Many seniors and their families prefer the idea of a live-in caregiver over an assisted living facility because a caregiver can provide overnight, around-the-clock care without the senior having to leave their home. In this article, we’ll explore the workings of live-in caregivers. As well as the costs, benefits, and financial assistance, and payment options.
What is Live-in Care?
Live-in caregivers come in two varieties: those who live with their client, and those who do not. The living situation impacts the kind of care provided, as well as the cost. But in both cases, the senior being should have a room available for the caregiver.
Non-Residential: Non-residential caregivers generally work in teams of two who take turns sleeping over at the senior’s residence. They also provide care during the daytime and general around-the-clock care. Non-residential care is better for seniors with more significant care needs. These types of caregivers offer frequent nighttime assistance, at the expense of their sleep, and do not receive free room and board.
Residential: Residential caregivers often provide care at night while the senior receives other care during the day. The presence of a residential caregiver is usually more of a safety precaution for seniors who don’t need care every night. Residential caregivers receive partial compensation in the form of room and board, and they will sometimes work other jobs during the day.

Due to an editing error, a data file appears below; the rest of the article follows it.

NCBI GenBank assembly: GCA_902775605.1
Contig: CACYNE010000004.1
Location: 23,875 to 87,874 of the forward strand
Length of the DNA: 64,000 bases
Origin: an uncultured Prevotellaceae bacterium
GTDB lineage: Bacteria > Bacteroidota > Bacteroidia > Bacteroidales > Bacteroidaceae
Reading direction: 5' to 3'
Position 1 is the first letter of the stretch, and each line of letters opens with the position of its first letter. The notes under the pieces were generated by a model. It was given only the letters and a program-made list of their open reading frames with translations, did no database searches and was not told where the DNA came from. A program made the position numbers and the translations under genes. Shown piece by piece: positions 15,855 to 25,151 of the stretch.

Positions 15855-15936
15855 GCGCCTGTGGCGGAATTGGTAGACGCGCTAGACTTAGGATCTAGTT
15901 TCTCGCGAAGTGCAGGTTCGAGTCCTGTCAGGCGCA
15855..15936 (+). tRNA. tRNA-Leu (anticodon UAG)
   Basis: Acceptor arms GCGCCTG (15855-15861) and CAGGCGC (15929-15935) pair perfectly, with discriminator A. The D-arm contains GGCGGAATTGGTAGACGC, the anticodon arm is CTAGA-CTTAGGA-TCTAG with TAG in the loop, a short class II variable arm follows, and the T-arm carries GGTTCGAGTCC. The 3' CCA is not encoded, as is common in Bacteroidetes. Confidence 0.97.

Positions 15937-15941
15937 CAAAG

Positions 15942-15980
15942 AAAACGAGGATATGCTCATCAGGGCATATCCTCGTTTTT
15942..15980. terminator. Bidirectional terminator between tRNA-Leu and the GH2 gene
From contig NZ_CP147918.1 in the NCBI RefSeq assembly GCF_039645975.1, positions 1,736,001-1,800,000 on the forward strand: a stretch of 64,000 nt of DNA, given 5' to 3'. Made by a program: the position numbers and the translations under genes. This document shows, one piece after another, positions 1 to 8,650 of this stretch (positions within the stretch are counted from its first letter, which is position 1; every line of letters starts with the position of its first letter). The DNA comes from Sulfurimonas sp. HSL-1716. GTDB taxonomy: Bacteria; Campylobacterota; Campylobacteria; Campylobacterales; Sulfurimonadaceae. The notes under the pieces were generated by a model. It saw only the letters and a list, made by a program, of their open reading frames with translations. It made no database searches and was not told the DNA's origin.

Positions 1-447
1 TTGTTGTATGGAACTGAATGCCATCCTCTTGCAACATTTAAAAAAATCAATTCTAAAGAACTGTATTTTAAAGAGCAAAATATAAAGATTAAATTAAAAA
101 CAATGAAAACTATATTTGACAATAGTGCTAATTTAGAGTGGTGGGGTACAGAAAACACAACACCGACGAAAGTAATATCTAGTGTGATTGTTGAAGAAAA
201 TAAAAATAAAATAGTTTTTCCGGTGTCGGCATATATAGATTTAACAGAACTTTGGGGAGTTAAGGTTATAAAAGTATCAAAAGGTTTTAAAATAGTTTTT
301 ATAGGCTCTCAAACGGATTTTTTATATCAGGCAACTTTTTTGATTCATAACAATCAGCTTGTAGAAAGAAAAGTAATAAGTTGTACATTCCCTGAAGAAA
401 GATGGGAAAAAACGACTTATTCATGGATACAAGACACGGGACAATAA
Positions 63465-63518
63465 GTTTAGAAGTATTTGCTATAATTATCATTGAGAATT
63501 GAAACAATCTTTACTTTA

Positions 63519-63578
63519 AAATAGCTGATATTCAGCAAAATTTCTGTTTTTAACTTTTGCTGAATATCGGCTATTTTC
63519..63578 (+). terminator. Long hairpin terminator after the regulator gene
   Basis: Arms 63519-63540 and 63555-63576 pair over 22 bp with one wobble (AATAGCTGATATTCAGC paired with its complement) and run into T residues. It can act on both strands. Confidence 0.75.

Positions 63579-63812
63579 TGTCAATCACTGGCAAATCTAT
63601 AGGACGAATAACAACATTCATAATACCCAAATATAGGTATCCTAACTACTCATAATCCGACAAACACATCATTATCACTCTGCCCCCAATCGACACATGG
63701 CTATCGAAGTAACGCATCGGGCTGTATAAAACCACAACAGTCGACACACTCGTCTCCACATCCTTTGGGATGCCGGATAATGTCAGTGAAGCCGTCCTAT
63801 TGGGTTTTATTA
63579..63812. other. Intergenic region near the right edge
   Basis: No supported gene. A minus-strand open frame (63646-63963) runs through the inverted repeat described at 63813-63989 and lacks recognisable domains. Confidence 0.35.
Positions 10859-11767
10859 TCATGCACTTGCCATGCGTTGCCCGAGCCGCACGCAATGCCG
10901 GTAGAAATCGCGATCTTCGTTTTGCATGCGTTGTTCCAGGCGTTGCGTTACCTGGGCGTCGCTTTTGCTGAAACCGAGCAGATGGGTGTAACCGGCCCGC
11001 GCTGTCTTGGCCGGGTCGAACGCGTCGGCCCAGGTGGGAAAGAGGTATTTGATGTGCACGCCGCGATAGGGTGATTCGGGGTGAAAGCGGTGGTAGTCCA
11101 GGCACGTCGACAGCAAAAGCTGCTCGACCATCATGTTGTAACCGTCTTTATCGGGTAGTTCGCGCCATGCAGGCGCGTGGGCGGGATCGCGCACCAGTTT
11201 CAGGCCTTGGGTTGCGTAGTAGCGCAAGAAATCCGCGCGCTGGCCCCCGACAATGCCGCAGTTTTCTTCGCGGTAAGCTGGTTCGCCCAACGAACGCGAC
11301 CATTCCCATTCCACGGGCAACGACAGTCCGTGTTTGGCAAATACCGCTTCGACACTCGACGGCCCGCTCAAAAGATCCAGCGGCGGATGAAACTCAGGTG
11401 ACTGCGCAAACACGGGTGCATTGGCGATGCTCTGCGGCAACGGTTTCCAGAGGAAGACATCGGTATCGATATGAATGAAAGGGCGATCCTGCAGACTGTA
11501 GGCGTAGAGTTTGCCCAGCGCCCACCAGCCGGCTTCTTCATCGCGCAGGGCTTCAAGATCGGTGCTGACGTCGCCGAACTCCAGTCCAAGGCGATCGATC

Live-in caregivers perform the same duties as other home health care and home care workers. Said responsibilities include living assistance, personal care, companionship, and possibly nursing services. The quality of the care provided can be equivalent to that received at a care facility. Live-in caregivers will also often assist seniors with transportation, shopping, and cooking. Senior’s with Parkinson’s related dementia or Alzheimer’s will usually need a caregiver to provide mobility assistance and supervision.
Live-in vs. Residential Care
Compared to residential care, live-in care offers seniors more personal, one-to-one care, control over their diet, the ability to keep pets, and the ability to continue living in their own homes. While residential care offers more opportunities for socializing and recreation, as well as more serious medical support.
Live-in Caregiver Compensation & Costs
There is a lot of variance in the cost of a live-in caregiver; prices can range from $1,000 a month to $5,000. The cost is largely dependent on where the senior lives, the kind of care they will require, and if the caregiver is residential or non-residential. Providing room and board will offset the cost of a caregiver, by how much, exactly, should be based on the cost of renting a room in your area.
Another factor is whether the caregiver is providing a vehicle or if the senior provides the vehicle, and if the senior allows for personal use of their vehicle by the caregiver. There’s also the fact that live-in caregivers can expect to have their sleep schedule heavily disrupted by the needs of their client. For seniors who require fulltime supervision or care, a live-in caregiver is generally cheaper than a nursing home or fulltime home care but is financially comparable to assisted living.